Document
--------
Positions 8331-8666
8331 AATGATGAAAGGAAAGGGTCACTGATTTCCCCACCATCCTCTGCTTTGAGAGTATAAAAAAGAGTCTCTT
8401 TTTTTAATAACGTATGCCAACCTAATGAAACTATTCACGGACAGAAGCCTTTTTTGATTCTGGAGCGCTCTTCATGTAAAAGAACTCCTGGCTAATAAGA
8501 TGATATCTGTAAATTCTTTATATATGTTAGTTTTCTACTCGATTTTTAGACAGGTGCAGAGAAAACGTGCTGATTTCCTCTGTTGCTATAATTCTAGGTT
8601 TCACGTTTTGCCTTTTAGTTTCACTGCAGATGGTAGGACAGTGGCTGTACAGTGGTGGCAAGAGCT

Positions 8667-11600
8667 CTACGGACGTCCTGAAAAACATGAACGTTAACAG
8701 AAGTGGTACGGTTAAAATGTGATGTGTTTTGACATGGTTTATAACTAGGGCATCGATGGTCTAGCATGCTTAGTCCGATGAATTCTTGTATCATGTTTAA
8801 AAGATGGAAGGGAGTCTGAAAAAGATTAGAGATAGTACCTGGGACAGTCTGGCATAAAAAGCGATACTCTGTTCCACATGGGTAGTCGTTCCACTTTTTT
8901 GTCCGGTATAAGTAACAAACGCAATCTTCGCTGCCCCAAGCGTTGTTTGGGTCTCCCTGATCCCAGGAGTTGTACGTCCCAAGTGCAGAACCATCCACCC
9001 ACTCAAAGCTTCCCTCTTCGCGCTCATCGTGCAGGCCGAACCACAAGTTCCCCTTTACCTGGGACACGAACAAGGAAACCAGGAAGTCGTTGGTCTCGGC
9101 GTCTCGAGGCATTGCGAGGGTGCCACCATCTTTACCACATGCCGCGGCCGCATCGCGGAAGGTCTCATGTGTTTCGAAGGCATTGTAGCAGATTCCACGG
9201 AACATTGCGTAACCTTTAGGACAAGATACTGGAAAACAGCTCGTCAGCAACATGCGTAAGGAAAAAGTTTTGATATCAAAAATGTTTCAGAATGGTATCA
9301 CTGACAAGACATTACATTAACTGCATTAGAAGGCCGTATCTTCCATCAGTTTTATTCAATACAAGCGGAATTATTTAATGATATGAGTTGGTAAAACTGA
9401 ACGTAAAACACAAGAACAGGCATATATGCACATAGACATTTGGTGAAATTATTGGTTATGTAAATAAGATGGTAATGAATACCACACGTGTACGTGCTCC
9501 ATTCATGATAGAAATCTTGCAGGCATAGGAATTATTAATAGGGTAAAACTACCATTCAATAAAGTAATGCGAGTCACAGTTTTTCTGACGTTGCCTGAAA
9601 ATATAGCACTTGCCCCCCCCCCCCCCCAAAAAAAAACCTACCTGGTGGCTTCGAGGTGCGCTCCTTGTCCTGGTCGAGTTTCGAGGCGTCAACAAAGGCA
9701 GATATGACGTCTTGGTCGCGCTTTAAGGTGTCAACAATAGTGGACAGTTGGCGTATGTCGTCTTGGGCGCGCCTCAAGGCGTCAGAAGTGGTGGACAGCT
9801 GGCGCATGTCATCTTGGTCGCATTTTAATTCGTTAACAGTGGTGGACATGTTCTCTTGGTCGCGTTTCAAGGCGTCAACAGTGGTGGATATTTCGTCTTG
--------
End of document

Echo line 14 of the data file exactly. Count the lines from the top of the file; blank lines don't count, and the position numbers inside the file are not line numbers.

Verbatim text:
9301 CTGACAAGACATTACATTAACTGCATTAGAAGGCCGTATCTTCCATCAGTTTTATTCAATACAAGCGGAATTATTTAATGATATGAGTTGGTAAAACTGA